While written reports are made during the course of such investigations, the individuals involved do not have access to them, even though they are the basis for serious decisions concerning a person's standing in the community. Anecdotal evidence suggests that Counselors and Auxiliary Board Members sometimes use bullying and threats in order to get the miscreant back "in line." Such accounts are difficult to prove or disprove because the secrecy involved means there is no publicly available record of the investigation. This secrecy is explained as concern for the privacy of the individuals involved, but it is difficult to believe that there is also some concern for the protection of the investigating official. For example, in the course of the Talisman crackdown, Steven Scholl agreed to meet with Counselor Stephen Birkland on the condition that the meeting be tape-recorded; Birkland refused and instead wrote about his concerns in a letter.
The final sort of investigation can result in a Baha'i simply being dropped from the rolls, in effect, declaring the person to be a non-Baha'i. This is not considered by Baha'i institutions to be a sanction, but simply the declaration of a fact that already exists. However, it is difficult to see how the loss of membership in a religious community that one has been part of for many years is not a punishment. In the case of Alison Marshall, she publicly proclaims her belief in Baha'u'llah and allegiance to the Baha'i Faith in spite of her removal from the rolls. The vague statement that the UHJ has made on the matter suggests that the decision to disenroll her was based upon opinions Marshall expressed in email discussions, although that body did not see fit to reveal which of these it thought disturbing enough to deprive her of membership. According to Marshall, she was not even warned that her status was in danger.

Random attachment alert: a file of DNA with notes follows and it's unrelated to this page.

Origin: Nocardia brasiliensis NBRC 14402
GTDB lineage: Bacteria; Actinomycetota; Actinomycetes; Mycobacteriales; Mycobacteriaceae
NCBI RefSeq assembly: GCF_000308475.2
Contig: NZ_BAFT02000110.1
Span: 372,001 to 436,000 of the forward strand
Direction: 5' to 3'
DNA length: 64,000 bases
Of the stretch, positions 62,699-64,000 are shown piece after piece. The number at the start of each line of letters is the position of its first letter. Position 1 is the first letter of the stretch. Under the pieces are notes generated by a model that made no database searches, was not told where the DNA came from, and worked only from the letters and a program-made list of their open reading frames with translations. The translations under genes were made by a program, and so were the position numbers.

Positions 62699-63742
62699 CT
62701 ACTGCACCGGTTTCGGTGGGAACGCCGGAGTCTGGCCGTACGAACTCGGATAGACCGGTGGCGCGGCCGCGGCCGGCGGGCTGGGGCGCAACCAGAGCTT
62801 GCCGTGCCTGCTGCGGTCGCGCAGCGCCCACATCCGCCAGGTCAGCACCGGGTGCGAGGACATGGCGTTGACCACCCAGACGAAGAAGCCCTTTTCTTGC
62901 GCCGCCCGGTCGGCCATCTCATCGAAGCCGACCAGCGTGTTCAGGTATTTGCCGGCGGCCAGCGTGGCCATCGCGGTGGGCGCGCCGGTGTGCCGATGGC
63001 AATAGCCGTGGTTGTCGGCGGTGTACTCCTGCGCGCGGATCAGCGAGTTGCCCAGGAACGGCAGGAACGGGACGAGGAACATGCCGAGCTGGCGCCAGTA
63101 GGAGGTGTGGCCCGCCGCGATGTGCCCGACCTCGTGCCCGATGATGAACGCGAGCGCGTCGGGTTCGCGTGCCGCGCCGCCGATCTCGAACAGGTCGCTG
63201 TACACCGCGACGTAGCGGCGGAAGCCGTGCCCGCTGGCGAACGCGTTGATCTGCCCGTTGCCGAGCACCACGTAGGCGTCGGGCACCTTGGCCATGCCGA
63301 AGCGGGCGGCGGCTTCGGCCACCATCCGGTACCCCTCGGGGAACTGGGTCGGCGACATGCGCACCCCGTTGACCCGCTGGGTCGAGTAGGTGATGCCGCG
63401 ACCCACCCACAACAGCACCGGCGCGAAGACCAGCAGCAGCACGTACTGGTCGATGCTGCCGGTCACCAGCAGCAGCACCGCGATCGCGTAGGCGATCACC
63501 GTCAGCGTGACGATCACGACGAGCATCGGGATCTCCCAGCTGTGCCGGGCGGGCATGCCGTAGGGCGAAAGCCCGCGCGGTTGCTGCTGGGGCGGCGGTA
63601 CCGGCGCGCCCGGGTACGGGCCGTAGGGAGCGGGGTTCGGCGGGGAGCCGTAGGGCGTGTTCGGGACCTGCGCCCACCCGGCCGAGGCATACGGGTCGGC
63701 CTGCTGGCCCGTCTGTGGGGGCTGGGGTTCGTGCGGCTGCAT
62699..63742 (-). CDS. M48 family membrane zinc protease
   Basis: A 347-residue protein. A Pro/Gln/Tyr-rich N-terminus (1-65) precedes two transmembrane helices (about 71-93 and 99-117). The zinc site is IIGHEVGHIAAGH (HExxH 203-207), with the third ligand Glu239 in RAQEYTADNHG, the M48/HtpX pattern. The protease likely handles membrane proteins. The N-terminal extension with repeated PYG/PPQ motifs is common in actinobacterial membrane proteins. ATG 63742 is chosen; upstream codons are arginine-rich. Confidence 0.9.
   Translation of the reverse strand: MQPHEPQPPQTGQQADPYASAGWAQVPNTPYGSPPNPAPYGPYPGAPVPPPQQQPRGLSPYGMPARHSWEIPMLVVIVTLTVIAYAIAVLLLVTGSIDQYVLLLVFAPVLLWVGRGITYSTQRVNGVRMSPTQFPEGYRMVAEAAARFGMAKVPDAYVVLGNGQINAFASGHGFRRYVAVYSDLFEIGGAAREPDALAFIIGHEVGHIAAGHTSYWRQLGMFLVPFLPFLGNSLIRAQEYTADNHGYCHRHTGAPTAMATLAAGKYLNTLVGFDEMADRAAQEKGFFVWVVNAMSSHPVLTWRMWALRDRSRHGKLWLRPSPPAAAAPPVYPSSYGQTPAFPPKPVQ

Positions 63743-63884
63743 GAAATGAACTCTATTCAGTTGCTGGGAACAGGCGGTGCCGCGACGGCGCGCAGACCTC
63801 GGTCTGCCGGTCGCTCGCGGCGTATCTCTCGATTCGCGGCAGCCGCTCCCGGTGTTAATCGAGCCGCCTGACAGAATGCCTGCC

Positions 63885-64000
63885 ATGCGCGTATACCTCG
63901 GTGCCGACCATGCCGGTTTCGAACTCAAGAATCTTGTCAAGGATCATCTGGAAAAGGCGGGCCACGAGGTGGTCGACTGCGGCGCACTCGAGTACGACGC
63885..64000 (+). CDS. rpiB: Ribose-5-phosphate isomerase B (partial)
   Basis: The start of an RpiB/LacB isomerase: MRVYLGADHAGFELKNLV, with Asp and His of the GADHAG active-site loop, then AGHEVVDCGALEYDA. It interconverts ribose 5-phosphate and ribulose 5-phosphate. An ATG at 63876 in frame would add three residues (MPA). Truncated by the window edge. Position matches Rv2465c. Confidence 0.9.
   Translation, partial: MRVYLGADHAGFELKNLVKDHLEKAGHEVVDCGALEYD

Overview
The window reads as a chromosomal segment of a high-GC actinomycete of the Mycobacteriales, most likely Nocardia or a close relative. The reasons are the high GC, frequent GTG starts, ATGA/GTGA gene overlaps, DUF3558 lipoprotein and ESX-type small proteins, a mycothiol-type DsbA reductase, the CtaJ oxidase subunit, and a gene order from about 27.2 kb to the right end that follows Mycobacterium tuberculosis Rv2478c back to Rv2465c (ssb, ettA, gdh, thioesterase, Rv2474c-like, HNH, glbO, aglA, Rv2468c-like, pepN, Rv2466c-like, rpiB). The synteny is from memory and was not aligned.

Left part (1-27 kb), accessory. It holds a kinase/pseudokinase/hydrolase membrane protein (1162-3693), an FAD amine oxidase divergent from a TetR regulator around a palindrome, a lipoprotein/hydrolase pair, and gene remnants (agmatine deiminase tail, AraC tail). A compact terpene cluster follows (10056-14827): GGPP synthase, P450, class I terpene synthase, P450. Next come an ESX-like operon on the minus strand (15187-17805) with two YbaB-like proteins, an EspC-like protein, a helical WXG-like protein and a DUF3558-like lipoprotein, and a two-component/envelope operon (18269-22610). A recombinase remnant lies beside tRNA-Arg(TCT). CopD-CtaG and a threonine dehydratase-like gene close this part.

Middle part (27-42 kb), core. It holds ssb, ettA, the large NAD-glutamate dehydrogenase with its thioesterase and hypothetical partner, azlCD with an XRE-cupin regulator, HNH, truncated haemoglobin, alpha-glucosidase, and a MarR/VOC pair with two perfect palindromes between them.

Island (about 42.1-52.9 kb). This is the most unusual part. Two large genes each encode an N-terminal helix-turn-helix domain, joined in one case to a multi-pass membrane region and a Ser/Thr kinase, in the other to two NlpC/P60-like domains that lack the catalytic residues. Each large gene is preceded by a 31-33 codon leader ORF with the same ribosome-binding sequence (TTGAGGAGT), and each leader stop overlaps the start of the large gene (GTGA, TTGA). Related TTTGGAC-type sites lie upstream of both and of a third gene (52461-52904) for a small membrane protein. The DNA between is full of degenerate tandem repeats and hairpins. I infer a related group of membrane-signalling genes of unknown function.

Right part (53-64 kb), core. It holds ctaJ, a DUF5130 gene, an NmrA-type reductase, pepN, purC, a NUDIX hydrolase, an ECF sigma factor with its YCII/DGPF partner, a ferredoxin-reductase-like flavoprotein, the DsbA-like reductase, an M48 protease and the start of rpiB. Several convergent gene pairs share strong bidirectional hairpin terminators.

According to Baha'i judicial procedure, members do have the right to appeal assembly decisions, all the way up to the Universal House of Justice, if they wish to do so. However, it is difficult to make a case for appeal when evidence is held in secret reports and decisions regarding a person's status are made behind closed doors. The impression one gets is that such appeals are rarely successful.
If the ruling was made by the Universal House of Justice, there is no appeal. On a popular level, the UHJ is thought to be infallible and inspired by God in all its decisions, so that a person who has been wronged will simply not be believed by most co-religionists, no matter what the merits of his case.
Author's note: This article first appeared in Themestream December 24, 2000.